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In the example given by in the top answer of Simulation based proofs: Simple examples claims that this is insecure the semi-honest, and I need assistance in where I am failing to reason why that this is true.

By definition (at least put simply to my understanding), a protocol is secure under this simulation based definition if the output views of the simulator and the adversary are computationally indistinguishable.

In the case where $x_2$ is 0, the output of the computation is always 0. And in this case, the simulator has to guess the value of $x_1$, namely it can take either value of 0 or 1. In the case that the simulator guesses $x_1$ correctly, it's obvious that these views are identical. However, what I fail to understand is in the case the simulator guesses $x_1$ wrong, how are these views distinguishable? As far as I can see, no distinguisher should be able to tell if the view of $(1,0,0)$ with the message $1$ from $P_1$ was the real/ideal interaction, or if $(0,0,0)$ with the message $0$ from $P_1$ was the real/ideal interaction.

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Basically, what you are missing is that the real view for a given input pair must be indistinguishable from the simulated view for the same input pair.

Remember that, put simply, the requirement is that the view of each party can be simulated based only on its input and output. So, in the case of $P_2$, for each pair of input bits the simulator is given the input $y$ of $P_2$ and the output bit $x \wedge y$, where $x$ is the input bit of $P_1$, and must simulate the view $(y,x)$ of $P_2$ (input and received message). Now, consider the two cases where $y = 0$. In both those cases, the simulator has input $(0,0)$, so its output in both cases will be the same. But the real view is not the same ($x$ can be $0$ or $1$), so the simulator, no matter what it does, can't possibly simulate both views.

Concretely, consider for example the following simulator $S_2$. On input $(y,w)$ (where $w = x \wedge y$),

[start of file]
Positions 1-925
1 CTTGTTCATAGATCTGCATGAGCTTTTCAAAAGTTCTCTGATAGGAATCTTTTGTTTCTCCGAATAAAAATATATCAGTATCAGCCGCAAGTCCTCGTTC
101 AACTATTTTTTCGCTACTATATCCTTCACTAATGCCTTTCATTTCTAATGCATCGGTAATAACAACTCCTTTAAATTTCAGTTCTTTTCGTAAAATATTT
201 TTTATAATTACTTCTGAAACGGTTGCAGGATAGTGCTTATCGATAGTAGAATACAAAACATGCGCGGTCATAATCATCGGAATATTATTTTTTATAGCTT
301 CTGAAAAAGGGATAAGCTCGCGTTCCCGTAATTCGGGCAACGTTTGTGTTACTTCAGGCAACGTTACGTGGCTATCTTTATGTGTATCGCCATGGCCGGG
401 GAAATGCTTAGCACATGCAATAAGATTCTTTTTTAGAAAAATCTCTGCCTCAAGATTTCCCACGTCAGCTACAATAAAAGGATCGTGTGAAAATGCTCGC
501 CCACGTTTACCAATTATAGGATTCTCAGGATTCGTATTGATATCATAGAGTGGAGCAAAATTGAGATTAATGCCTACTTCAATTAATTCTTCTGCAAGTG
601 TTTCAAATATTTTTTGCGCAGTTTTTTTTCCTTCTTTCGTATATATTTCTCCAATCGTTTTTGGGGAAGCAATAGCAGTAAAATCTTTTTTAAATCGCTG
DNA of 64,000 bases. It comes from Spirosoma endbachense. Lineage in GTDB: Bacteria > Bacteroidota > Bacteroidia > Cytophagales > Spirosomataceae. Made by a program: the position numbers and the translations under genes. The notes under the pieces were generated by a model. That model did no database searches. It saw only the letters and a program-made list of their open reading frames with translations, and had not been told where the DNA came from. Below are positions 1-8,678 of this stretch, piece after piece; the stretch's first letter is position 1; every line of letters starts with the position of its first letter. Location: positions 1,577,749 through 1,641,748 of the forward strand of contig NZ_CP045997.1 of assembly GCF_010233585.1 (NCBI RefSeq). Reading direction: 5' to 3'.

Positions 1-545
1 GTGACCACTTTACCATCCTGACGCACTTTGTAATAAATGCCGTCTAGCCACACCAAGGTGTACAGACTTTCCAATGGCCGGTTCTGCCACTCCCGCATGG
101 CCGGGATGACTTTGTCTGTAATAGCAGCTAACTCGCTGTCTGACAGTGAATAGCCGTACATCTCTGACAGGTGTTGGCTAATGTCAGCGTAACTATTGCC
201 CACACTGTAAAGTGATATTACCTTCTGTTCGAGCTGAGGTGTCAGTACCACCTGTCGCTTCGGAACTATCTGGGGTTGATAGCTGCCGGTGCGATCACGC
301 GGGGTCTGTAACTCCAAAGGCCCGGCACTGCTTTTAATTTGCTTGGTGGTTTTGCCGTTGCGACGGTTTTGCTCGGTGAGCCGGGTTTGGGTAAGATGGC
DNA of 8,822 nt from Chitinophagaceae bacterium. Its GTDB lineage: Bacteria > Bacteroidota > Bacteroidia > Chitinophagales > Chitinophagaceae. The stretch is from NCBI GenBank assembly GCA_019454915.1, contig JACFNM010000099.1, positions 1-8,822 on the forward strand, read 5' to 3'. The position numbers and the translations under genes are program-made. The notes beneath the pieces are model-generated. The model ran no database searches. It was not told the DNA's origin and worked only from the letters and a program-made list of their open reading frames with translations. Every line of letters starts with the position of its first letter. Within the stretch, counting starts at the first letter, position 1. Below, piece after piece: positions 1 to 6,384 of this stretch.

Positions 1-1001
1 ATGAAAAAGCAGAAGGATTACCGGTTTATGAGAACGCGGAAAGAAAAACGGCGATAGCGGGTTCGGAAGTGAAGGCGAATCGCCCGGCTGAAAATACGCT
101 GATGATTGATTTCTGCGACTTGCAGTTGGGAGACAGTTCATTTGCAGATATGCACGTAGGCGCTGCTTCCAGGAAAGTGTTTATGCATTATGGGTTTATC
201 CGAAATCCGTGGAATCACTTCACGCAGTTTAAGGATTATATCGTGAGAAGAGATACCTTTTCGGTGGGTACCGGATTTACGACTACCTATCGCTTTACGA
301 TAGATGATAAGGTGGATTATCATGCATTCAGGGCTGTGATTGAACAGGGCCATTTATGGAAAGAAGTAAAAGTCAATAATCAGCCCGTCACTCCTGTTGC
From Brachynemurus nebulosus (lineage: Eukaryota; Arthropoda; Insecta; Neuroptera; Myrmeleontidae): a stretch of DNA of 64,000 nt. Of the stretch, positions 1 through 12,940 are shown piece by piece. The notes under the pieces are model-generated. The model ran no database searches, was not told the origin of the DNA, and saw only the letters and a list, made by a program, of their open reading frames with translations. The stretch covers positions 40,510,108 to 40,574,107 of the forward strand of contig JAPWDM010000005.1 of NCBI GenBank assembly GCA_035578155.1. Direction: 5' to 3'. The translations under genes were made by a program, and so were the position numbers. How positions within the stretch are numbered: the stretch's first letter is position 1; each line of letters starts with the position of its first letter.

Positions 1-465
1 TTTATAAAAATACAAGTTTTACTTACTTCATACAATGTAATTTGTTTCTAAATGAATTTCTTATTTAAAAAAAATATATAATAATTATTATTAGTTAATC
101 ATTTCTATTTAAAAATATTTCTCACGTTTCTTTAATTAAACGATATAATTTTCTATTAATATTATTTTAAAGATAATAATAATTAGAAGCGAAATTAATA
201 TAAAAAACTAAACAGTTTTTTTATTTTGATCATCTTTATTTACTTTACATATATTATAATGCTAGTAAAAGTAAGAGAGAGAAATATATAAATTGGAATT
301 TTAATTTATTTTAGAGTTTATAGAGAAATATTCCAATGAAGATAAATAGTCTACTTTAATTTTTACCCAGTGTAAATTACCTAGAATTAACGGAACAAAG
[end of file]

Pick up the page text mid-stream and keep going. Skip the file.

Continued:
• if $y = 0$, chose $b \gets \{0,1\}$ randomly and output $(0,b)$;
  • if $y = 1$, output $(1,w)$.

Recall also that for all input pairs $(x,y)$, we have $\mathsf{view}_2(x,y) = (y,x)$. Consider now the following distinguisher $D$. $D$ gets as input a pair of bits $(a,b)$; if $(a,b) = (0,0)$, $D$ outputs $1$, and otherwise $D$ outputs $0$. The question is, if the inputs to the parties are $(0,0)$, what does $D$ output if we give it a real vs. simulated view of $P_2$? A real view will be $(0,0)$, so $D$ will always output $1$. A simulated view will be $(0,0)$ or $(0,1)$ each with probability $1/2$, so $D$ will output $1$ with probaility only $1/2$, hence the two probability ensembles (real and simulated views) are distinguishable.

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  • $\begingroup$ Thanks, that makes it a lot clearer. So essentially for the input pair (0,0), the real view will always return the same response, but the simulator will output (0,1) half the times, and thus with repeated queries is distinguishable. Edit: I guess repeated queries are not even needed since through a probabilistic argument the distinguisher will already have non negligible advantage, but it mostly reinforces my understanding $\endgroup$ – user67599 Apr 22 at 13:30

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